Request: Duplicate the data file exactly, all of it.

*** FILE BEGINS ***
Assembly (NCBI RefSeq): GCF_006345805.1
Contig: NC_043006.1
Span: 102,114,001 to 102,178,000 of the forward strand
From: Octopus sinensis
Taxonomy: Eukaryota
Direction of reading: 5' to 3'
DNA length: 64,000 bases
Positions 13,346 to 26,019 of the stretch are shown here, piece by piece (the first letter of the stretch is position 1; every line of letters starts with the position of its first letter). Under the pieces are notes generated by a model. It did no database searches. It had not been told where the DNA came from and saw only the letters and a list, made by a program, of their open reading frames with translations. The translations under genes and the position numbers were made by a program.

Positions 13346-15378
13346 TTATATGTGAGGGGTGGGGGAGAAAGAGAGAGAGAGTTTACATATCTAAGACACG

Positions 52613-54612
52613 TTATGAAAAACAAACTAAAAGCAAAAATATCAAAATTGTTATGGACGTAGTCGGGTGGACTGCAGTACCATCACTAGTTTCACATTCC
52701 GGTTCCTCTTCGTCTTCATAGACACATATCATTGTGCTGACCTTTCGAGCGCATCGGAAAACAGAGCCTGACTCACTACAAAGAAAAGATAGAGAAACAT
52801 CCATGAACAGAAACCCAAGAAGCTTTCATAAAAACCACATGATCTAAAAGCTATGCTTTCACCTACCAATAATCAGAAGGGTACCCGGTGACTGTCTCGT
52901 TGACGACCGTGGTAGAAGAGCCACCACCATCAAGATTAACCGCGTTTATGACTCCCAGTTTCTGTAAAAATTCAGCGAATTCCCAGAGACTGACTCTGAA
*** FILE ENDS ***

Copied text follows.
Assembly (NCBI RefSeq): GCF_006345805.1
Contig: NC_043006.1
Span: 102,114,001 to 102,178,000 of the forward strand
From: Octopus sinensis
Taxonomy: Eukaryota
Direction of reading: 5' to 3'
DNA length: 64,000 bases
Positions 13,346 to 26,019 of the stretch are shown here, piece by piece (the first letter of the stretch is position 1; every line of letters starts with the position of its first letter). Under the pieces are notes generated by a model. It did no database searches. It had not been told where the DNA came from and saw only the letters and a list, made by a program, of their open reading frames with translations. The translations under genes and the position numbers were made by a program.

Positions 13346-15378
13346 TTATATGTGAGGGGTGGGGGAGAAAGAGAGAGAGAGTTTACATATCTAAGACACG

Positions 52613-54612
52613 TTATGAAAAACAAACTAAAAGCAAAAATATCAAAATTGTTATGGACGTAGTCGGGTGGACTGCAGTACCATCACTAGTTTCACATTCC
52701 GGTTCCTCTTCGTCTTCATAGACACATATCATTGTGCTGACCTTTCGAGCGCATCGGAAAACAGAGCCTGACTCACTACAAAGAAAAGATAGAGAAACAT
52801 CCATGAACAGAAACCCAAGAAGCTTTCATAAAAACCACATGATCTAAAAGCTATGCTTTCACCTACCAATAATCAGAAGGGTACCCGGTGACTGTCTCGT
52901 TGACGACCGTGGTAGAAGAGCCACCACCATCAAGATTAACCGCGTTTATGACTCCCAGTTTCTGTAAAAATTCAGCGAATTCCCAGAGACTGACTCTGAA